All just a diversionary tactic?: Kyiv: battle for Kinburn peninsula continues

After the liberation of the city of Kherson, Ukrainian troops head for the Kinburn Peninsula on the east bank of the Dnipro.

All just a diversionary tactic?: Kyiv: battle for Kinburn peninsula continues

After the liberation of the city of Kherson, Ukrainian troops head for the Kinburn Peninsula on the east bank of the Dnipro. Some military experts consider the advance to the other side of the Dnipro bank to be a ruse. They expect a major attack by Ukraine further to the north-east.

According to the Ukrainian army, it continues to conduct military operations on the Kinburn Peninsula, southwest of the city of Kherson. This was confirmed by Natalie Humeniuk, spokeswoman for the Southern Operations Command, in a radio broadcast, as reported by the Ukrajinska Pravda portal. The spit is so narrow that no large concentrations of troops are possible there. Replenishment is not that easy to organize, said Humeniuk. However, the weather – there is currently a strong wind – would play into the hands of the Ukraine. "As soon as the results are available, we will report them," added Humeniuk. "Right now, this military operation is going on quietly."

The approximately five-kilometer-long Kinburn Spit is located on the western tip of the peninsula of the same name in southern Ukraine, at the mouth of the Dnipro River into the Black Sea. Because of its rich flora and fauna, the dune-covered area was very popular with tourists before the war. Russian troops had conquered the narrow headland right at the beginning of the spring invasion. By controlling the Kinburn Peninsula, they were able to effectively blockade the ports of Kherson and Mykolaiv: the shipping lanes in the area of ​​​​the Dnipro estuary are within range of Russian guns. Since the surrender of Kherson, Moscow's formations have dug in on the east bank of the Dnipro, with the Kinburn Spit forming the left flank of the Russian defensive positions.

Humeniuk announced last week that the Kinburn Peninsula is now "a zone of active military operations." In addition, the Ukrainian Ministry of Defense published a widely acclaimed video that is said to show Ukrainian soldiers in rubber boats crossing the Dnipro. Russian war bloggers later reported that Ukrainian units landed on the peninsula, but that Kremlin troops then won the battle. It remained unclear whether the Ukrainian attacks were isolated commando actions in the enemy rear or the start of a larger offensive.

A successful push across the Dnieper would pose a serious problem for Russian forces in Ukraine: if the Ukrainians managed to gain a foothold on the peninsula, Russian troops on the Dnieper would be threatened on the flank. Theoretically, Ukrainian formations could then simply bypass the hastily erected Russian fortifications on the Dnipro. Even a direct attack in the direction of Crimea would then be conceivable.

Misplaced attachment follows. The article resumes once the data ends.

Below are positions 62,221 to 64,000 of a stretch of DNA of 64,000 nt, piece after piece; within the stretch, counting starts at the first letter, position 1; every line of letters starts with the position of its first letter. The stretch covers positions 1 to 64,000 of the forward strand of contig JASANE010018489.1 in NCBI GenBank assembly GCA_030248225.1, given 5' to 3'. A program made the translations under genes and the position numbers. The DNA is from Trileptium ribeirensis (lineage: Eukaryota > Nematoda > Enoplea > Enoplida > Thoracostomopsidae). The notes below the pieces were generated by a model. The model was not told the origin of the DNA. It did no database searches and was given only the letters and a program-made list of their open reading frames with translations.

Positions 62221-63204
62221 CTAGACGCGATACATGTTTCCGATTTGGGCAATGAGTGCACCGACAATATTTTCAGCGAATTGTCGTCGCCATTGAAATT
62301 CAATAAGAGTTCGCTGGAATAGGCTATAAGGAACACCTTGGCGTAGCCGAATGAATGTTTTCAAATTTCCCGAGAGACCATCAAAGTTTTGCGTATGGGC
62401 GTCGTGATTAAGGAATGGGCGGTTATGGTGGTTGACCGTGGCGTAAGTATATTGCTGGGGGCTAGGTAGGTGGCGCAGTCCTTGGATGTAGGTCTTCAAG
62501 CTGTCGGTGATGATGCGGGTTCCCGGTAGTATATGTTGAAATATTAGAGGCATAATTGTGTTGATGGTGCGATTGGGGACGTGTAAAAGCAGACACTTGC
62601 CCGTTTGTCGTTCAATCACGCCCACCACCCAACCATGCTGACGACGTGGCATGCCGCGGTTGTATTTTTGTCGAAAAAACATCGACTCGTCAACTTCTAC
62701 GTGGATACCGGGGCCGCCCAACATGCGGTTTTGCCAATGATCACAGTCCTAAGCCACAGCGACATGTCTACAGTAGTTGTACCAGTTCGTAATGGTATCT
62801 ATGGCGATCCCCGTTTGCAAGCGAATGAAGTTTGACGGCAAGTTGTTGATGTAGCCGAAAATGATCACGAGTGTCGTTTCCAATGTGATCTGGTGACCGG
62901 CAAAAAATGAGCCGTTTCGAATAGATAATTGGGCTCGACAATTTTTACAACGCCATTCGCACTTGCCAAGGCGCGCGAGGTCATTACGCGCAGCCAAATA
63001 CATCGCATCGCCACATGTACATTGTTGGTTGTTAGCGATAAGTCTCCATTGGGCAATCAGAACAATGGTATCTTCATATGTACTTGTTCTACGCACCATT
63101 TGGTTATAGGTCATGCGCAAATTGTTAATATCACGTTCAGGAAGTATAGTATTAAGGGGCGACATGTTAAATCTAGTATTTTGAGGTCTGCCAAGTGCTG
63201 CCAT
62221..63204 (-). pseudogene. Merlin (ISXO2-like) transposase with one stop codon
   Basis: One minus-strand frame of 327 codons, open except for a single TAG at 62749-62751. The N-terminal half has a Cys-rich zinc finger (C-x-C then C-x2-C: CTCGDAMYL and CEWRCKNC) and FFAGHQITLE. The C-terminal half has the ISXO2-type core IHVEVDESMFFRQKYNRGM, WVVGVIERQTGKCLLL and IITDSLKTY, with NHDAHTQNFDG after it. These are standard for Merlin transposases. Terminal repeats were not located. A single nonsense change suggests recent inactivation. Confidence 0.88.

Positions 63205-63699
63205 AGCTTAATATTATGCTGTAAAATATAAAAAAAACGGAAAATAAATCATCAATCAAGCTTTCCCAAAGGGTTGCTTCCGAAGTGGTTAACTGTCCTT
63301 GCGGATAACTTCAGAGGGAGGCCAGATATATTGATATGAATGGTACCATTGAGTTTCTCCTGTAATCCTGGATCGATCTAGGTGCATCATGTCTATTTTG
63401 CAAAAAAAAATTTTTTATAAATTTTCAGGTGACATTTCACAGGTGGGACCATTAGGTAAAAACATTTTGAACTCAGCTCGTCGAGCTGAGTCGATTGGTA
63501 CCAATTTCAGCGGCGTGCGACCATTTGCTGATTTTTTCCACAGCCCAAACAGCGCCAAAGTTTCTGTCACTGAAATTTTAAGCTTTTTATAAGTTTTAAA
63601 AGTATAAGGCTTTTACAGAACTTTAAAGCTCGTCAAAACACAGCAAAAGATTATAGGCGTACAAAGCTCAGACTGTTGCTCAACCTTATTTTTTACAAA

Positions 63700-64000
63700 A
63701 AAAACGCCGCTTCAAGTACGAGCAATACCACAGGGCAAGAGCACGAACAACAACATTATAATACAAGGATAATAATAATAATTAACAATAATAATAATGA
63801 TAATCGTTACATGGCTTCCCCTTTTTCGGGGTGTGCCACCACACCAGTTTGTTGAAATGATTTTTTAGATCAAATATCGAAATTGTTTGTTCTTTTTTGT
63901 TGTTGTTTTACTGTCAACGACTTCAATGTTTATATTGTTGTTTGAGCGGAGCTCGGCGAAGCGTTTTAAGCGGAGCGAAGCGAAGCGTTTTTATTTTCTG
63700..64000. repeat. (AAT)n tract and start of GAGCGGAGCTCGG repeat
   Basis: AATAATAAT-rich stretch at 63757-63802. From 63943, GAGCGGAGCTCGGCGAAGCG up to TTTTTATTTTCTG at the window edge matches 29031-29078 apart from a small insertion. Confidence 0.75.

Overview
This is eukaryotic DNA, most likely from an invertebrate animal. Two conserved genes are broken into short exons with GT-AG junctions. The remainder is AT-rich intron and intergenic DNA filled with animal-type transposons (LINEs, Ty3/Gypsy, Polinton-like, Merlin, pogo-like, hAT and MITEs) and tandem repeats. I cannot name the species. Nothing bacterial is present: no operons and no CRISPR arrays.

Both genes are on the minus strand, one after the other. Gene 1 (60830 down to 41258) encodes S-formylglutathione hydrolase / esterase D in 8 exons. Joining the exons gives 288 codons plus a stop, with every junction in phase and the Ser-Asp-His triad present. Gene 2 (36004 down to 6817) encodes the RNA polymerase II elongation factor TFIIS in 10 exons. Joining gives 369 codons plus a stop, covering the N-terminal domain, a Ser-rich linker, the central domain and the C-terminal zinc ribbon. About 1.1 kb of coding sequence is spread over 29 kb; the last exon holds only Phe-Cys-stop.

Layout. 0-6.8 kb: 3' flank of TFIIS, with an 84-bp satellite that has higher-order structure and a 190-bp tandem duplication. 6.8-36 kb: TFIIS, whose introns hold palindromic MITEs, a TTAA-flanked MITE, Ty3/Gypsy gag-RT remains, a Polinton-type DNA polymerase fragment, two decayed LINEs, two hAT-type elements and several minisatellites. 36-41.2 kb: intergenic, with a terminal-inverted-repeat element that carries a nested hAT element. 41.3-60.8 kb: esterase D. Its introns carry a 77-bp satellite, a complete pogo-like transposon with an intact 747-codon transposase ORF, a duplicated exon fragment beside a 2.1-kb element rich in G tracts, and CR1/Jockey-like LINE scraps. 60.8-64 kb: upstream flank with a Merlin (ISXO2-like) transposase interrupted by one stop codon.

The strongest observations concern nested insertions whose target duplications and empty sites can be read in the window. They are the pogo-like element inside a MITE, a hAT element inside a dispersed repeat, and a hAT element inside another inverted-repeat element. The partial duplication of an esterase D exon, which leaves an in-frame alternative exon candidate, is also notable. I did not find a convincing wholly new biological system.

The general staff in Kyiv is still reticent about the possible targets of the battles. With the attacks, is Ukraine creating the conditions for a major landing operation to free the eastern bank of the Dnipro from Russian units as well? Experts have so far considered this unlikely. The French General Jérôme Pellistrandi, for example, considers the Kinburn Spit unsuitable for large troop movements.

The terrain on the narrow strip between the Black Sea and the mouth of the Dnipro is also unfavorable for stationing heavy artillery. "It's interesting for special forces operations, for small groups that strike with amphibious guerrilla tactics," Pellistrandi told El País newspaper. In addition, there are the difficulties in supplying such an advanced position in an isolated location: In his view, the Ukrainians are still far from being able to deploy a sufficiently large fleet of landing craft to ensure sufficient supplies for larger contingents of troops.

The German Brigadier General Christian Freuding came to a similar conclusion. "Even all the engineering and amphibious capabilities that NATO has would not be sufficient to build a bridge," said the head of the Ukraine special staff in the Ministry of Defense in a Bundeswehr video.

Observers therefore consider it more likely that the Ukrainian operations on the Spit represent a diversionary maneuver. Mike Martin, a researcher in the war studies department at London's King's College, speculates that Kyiv is hoping for a withdrawal of Russian troops from the north-eastern Zaporizhia region in order to then launch an attack towards Crimea. Finnish defense analyst Robin Häggblom takes a similar view. He concludes that Ukrainian forces will try to open a new front in the Zaporizhia region without moving their own artillery away from the eastern bank of the Dnipro.

The true thrust of the next major Ukrainian offensive would then be aimed at the stage town of Melitopol. The Russian military planners are threatened with the next adversity: The supply lines for the Russian forces on the Dnipro run through the region around Melitopol. And since the explosion on the Crimean bridge near Kerch, the land route in the Russian-occupied south of Ukraine is also of the utmost strategic importance for the defense of Crimea.

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